Exclusive interview: Anjelica Huston

By Michelle Manelis

Exclusive interview: Anjelica Huston
Anjelica Huston’s book A Story Lately Told is the fascinating tale of the former model and Hollywood veteran’s younger years. Here she shares why it was so important for her to document her extraordinary journey.

To encapsulate the life of such a vividly interesting and accomplished woman as Anjelica Huston is a Sisyphean task. In 62 years, hers has been a life of extremes; the former model, Oscar-winning actor and director takes us on a journey of peaks and valleys in her memoir, A Story Lately Told. For all the glamour and glitz, she reveals her experiences are also infused with equal parts tragedy and loneliness.

“Yes, I am always lonely to a degree. I think we all are; it’s a bit of a fantasy to think that we are not.” She leans forward. “And as far as I am concerned, that loneliness is also a thing that allowed me to survive the death of my parents, of my husband, and it’s that intrinsic knowledge of my own aloneness which allows me to succeed as a woman alone.” She pauses. “It isn’t a particularly easy thing and it hasn’t been particularly easy for me, though being alone is getting easier. But when I lost my husband five years ago, that was a huge thing in my life; it was enormous.”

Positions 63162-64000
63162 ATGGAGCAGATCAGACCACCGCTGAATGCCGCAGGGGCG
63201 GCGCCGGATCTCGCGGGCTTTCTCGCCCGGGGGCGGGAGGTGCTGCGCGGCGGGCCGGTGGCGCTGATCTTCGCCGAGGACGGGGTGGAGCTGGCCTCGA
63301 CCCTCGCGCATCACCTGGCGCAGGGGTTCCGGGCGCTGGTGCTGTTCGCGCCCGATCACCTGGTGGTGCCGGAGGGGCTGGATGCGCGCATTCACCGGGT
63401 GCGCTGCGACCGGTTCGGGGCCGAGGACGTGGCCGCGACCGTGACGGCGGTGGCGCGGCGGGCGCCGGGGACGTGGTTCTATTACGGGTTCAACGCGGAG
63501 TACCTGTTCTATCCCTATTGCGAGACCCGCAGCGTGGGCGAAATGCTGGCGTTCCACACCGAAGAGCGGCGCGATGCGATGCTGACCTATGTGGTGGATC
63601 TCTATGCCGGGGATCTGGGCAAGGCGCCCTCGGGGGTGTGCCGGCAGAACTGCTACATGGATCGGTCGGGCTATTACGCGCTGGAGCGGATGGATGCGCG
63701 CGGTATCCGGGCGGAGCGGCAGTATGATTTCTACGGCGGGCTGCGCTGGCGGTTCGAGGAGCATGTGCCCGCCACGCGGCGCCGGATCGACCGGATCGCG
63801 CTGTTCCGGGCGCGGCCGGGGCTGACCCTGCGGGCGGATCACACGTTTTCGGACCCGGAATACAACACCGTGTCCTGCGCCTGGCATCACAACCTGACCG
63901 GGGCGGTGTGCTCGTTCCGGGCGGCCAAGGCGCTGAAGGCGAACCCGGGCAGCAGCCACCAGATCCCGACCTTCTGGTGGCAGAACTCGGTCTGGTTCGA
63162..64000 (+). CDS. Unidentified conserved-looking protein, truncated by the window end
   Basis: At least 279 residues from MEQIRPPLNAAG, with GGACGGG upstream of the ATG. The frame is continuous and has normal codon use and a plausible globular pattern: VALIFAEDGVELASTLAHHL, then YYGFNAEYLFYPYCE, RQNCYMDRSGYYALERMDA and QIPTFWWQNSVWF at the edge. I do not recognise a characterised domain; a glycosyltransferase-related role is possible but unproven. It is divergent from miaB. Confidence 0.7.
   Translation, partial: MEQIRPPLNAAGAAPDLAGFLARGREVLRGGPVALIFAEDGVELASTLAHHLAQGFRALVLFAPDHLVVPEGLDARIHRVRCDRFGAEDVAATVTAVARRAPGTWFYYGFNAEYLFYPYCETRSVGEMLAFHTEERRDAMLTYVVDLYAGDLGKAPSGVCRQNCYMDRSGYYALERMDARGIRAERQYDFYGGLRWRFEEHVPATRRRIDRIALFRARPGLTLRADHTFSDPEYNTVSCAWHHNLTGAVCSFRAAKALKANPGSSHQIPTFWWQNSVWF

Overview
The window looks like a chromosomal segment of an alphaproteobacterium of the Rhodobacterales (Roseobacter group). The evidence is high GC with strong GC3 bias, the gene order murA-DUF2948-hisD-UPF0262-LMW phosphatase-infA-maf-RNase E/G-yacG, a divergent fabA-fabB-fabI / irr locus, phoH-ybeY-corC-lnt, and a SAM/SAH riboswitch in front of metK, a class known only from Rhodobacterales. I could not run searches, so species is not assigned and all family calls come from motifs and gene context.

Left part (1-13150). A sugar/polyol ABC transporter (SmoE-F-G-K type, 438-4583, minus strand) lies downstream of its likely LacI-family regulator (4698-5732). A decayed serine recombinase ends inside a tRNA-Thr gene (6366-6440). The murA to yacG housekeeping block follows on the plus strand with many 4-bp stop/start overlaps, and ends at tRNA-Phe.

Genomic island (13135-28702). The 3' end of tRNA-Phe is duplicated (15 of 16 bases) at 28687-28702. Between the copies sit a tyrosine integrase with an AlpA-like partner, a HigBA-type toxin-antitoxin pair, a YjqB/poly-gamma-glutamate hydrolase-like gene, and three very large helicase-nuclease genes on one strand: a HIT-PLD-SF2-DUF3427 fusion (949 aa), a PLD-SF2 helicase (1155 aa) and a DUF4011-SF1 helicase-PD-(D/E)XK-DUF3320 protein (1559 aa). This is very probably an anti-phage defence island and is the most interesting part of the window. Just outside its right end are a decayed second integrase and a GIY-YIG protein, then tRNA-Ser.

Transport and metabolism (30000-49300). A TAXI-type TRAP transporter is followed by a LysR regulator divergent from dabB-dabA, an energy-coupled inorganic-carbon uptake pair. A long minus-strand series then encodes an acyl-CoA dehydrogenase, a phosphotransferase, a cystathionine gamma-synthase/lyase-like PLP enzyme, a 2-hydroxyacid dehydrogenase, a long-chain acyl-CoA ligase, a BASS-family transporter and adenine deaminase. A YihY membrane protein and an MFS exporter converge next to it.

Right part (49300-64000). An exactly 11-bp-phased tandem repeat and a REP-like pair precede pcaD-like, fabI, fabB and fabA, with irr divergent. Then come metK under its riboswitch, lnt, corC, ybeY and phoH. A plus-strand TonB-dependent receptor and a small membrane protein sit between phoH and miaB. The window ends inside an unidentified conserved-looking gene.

We’re taking in a morning cappuccino in a Beverly Hills cafe, 20 minutes drive from where she was born. That day arrived in 1951, in the absence of her father, John Huston, who was directing The African Queen in Uganda.

Due to John Huston’s disgust at the “witch-hunt”, from the House Committee on un-American Activities, who he believed were focusing on government investigations into communists within the film industry, (not necessarily targeted at him but his Hollywood friends), he left for Europe.

Consequently, his daughter’s earliest memories are of her formative years spent in County Galway, Ireland. “It was wonderful. Bucolic, restful, green and it was there that storytelling became a big part of my early life. I think my first ideas were formed there,” she recalls.

She moved to London at age 15 during the swinging 60s to begin a modelling career, and at her father’s insistence, she took on some small roles in a few of his movies. Clearly, nepotism was a non-issue for the Hustons.

In spite of her opulent lifestyle full of lavish trips throughout Europe at no expense spared, she developed an egalitarian attitude via osmosis.